Yes. Hospitals have a duty to ensure patient safety and prevent foreseeable injuries. When labor drugs such as Pitocin (synthetic oxytocin) and Cytotec (misoprostol) are used improperly, or the baby and mother are not properly monitored during their use, the baby can become extremely oxygen-deprived and develop permanent brain damage, such as hypoxic-ischemic encephalopathy (HIE), cerebral palsy (CP), and intellectual and developmental disabilities.
Items that can constitute negligence on behalf of a hospital include:
- Labor induction drugs are given without first confirming that the mother was properly informed about all the risks.
- There are no detailed protocols (instructions) in place for the drugs’ proper use.
- Physicians and nurses are not properly trained to recognize and treat excessive uterine activity and fetal heart rate changes that indicate the baby is not tolerating labor (signs of fetal distress).
- Systems are not set up for in-house pharmacists to identify contraindications for the use of labor induction drugs. A contraindication is something that makes use of a certain drug dangerous.
Hospitals are Liable if They Fail to Uphold Standards of Care
Recently, the Pennsylvania Supreme Court found that a hospital can be held directly liable for negligence if it fails to uphold the proper standard of care owed to the patient, which is to ensure the patient’s safety and well-being.
Under this case, a hospital has a duty to:
- use reasonable care in the maintenance of safe and adequate facilities and equipment;
- select and retain only competent physicians;
- oversee all people who practice medicine within its walls as to patient care; and
- formulate, adopt, and enforce adequate rules and policies to ensure quality care for patients.
Furthermore, hospitals should be directly and primarily liable for failing to prevent medication errors that lead to preventable injuries, according to experts as well as reports from training programs throughout the U.S. One New York hospital implemented a standardized protocol for use of labor induction drugs which included using only low doses of Pitocin and never giving Cytotec to mothers delivering a live baby.
Courts have held that hospitals have a duty to act and protect patients when the likelihood of some type of harm is sufficiently foreseeable that a reasonable hospital can anticipate the risk of injury. This means that when high alert and off-label drugs are used, hospitals must:
- Have labor induction drug education programs for the medical team
- Have protocols in place for use of high-risk and off-label drugs
- Inform mothers about the risks of Pitocin and Cytotec before they are used
- Obtain informed consent from the mother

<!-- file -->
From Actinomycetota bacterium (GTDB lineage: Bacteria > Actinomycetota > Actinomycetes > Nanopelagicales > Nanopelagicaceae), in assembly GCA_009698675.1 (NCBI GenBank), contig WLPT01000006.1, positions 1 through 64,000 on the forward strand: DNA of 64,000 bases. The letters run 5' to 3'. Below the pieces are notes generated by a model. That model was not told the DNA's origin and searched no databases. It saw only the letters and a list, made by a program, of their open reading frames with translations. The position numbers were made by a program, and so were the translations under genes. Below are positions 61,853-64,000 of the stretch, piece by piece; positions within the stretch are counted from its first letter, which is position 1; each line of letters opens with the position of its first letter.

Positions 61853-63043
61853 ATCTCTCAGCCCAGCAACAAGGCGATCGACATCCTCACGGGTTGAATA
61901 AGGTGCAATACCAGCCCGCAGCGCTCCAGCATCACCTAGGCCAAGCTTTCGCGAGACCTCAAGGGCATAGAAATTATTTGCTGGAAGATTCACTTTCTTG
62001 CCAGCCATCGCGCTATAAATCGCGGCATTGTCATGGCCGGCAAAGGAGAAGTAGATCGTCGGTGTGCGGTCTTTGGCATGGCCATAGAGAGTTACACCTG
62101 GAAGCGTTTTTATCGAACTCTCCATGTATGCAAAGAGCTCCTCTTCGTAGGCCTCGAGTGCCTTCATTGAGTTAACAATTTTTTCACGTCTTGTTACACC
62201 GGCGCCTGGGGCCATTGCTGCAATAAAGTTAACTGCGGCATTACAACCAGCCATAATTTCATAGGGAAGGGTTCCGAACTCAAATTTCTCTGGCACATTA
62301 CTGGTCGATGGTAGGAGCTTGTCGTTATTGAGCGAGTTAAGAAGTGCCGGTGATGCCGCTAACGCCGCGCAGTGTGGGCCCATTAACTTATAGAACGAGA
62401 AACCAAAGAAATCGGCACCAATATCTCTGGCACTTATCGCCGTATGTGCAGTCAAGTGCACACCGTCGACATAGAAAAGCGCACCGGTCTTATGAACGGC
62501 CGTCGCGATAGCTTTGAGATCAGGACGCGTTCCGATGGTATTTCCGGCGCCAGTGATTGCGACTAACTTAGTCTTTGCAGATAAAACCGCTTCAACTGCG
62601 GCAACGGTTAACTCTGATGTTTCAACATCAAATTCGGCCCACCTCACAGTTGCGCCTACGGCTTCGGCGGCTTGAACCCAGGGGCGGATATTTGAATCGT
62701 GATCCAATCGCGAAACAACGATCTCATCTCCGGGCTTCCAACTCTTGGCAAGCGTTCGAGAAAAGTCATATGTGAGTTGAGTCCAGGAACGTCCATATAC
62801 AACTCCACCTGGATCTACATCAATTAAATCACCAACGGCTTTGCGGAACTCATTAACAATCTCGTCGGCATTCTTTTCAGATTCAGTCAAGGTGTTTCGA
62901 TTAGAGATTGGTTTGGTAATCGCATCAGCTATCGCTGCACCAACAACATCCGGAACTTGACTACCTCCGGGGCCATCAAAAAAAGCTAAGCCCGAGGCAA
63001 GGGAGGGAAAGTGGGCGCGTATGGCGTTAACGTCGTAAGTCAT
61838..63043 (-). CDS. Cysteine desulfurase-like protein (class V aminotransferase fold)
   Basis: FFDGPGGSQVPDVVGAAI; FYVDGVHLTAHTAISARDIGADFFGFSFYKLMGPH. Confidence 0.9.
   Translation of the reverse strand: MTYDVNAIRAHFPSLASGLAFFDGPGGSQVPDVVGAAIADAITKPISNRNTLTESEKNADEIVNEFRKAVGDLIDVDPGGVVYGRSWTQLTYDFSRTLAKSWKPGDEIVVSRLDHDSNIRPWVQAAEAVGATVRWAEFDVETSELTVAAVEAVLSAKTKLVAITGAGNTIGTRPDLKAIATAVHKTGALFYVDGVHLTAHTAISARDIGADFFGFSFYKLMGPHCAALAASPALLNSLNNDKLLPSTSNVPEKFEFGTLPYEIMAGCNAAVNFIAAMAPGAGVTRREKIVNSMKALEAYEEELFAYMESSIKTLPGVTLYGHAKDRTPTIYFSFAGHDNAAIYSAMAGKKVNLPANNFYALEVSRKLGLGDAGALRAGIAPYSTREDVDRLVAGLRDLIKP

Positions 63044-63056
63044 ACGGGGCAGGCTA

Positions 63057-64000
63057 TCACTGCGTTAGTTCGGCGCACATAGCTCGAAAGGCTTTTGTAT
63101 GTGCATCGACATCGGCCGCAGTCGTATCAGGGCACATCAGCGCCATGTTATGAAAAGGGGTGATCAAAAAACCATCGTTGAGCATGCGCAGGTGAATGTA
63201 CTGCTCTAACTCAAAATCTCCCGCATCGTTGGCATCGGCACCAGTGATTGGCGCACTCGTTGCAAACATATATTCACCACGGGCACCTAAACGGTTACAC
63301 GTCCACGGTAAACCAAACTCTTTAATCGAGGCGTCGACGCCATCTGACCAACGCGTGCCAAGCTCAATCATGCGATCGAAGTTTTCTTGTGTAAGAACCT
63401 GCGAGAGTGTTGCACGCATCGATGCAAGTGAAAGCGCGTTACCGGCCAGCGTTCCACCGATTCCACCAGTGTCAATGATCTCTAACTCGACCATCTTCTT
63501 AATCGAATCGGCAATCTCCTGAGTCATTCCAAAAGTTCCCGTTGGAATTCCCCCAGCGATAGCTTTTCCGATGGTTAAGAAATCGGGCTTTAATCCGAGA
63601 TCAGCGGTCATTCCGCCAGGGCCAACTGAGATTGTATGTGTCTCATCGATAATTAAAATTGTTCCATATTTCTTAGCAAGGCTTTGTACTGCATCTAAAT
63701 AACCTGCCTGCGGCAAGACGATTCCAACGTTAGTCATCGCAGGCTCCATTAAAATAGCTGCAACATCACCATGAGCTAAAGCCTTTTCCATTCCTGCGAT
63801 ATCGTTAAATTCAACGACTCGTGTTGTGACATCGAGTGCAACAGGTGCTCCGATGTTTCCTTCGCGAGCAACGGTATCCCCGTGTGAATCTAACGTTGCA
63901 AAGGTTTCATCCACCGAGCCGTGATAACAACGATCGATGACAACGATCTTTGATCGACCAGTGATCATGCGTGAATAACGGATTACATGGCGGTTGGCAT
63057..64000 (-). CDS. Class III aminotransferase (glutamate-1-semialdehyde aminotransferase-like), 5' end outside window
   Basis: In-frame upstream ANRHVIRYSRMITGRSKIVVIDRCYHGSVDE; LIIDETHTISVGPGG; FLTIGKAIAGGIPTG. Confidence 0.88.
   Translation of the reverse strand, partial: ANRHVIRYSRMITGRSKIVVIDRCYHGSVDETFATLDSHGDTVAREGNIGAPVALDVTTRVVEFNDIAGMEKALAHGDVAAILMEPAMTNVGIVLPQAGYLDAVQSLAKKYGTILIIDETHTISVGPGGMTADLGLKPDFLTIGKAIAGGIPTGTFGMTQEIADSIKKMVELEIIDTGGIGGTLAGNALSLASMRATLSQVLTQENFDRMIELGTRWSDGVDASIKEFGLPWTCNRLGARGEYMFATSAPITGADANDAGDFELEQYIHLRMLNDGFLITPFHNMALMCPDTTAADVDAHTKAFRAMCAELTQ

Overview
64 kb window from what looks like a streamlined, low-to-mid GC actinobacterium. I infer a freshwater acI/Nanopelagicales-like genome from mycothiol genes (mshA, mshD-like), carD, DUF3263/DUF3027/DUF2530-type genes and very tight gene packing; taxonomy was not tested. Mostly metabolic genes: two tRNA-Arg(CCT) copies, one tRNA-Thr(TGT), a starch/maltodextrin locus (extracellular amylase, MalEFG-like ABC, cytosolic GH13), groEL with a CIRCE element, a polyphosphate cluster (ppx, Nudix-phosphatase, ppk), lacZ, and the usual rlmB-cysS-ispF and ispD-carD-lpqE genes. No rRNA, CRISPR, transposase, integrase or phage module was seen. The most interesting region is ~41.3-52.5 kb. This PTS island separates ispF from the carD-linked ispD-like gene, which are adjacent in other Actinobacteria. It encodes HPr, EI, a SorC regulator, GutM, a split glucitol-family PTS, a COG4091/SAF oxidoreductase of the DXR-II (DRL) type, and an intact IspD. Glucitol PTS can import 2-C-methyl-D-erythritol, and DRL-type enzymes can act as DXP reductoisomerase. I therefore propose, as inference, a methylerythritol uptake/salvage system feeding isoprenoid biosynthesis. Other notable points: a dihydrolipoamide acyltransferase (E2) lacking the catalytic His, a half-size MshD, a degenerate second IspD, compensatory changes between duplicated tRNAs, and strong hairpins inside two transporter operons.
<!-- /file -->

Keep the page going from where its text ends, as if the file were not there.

Due to the grave risks associated with Pitocin and Cytotec, education of the medical team must include training and information regarding the following topics:
- How to recognize excessive uterine activity (uterine tachysystole) and abnormal fetal heart rate patterns
- How to perform timely and meaningful interventions when excessive uterine contractions and abnormal fetal heart rate patterns occur.
- Interventions include delivery by emergency C-section, which is the only reliable method of removing a baby from oxygen-depriving conditions. It is negligence if a hospital gives a mother Pitocin or Cytotec and does not have the capability to quickly deliver the baby by C-section.
Pitocin and Cytotec have long been recognized as dangerous, and researchers have concluded that the well-being of the fetus may be in jeopardy when drug induced uterine tachysystole (hyperstimulation) occurs during labor. It therefore is very important that the drugs be used conservatively and that hospitals have procedures in place to educate and train the medical team on proper use of these drugs. In addition, the medical team must be trained on how to properly monitor the mother and baby and perform timely interventions when needed.
Legal Help for Birth Injury from Pitocin and Cytotec Mistakes
If your labor was induced using Pitocin and/or Cytotec and your child has been diagnosed with a permanent disability, such as HIE or cerebral palsy, call the birth injury attorneys at Reiter & Walsh ABC Law Centers. We have been helping children with birth injuries for over three decades. Partners Jesse Reiter and Rebecca Walsh are recognized as two of the best medical malpractice lawyers in America by U.S. News and World Report, which further recognizes ABC Law Centers as one of the best medical malpractice law firms in the nation. The lawyers at ABC Law Centers have won numerous awards for their advocacy of children and are members of the Birth Trauma Litigation Group (BTLG) and the Michigan Association for Justice (MAJ). Our firm has many multi-million dollar verdicts and settlements that attest to our success, and no fees are ever paid to our firm until we win your case.
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- Cytotec Injuries
- Cytotec and the FDA
- Medication Errors: Detailed Overview
- Research: Induction Medication and the NICU
- Pitocin: Common but Dangerous
Video: Pitocin and Birth Asphyxia
Watch a video of birth injury lawyers Jesse Reiter and Rebecca Walsh discussing birth asphyxia and its causes, which include mismanagement of Pitocin during labor and delivery.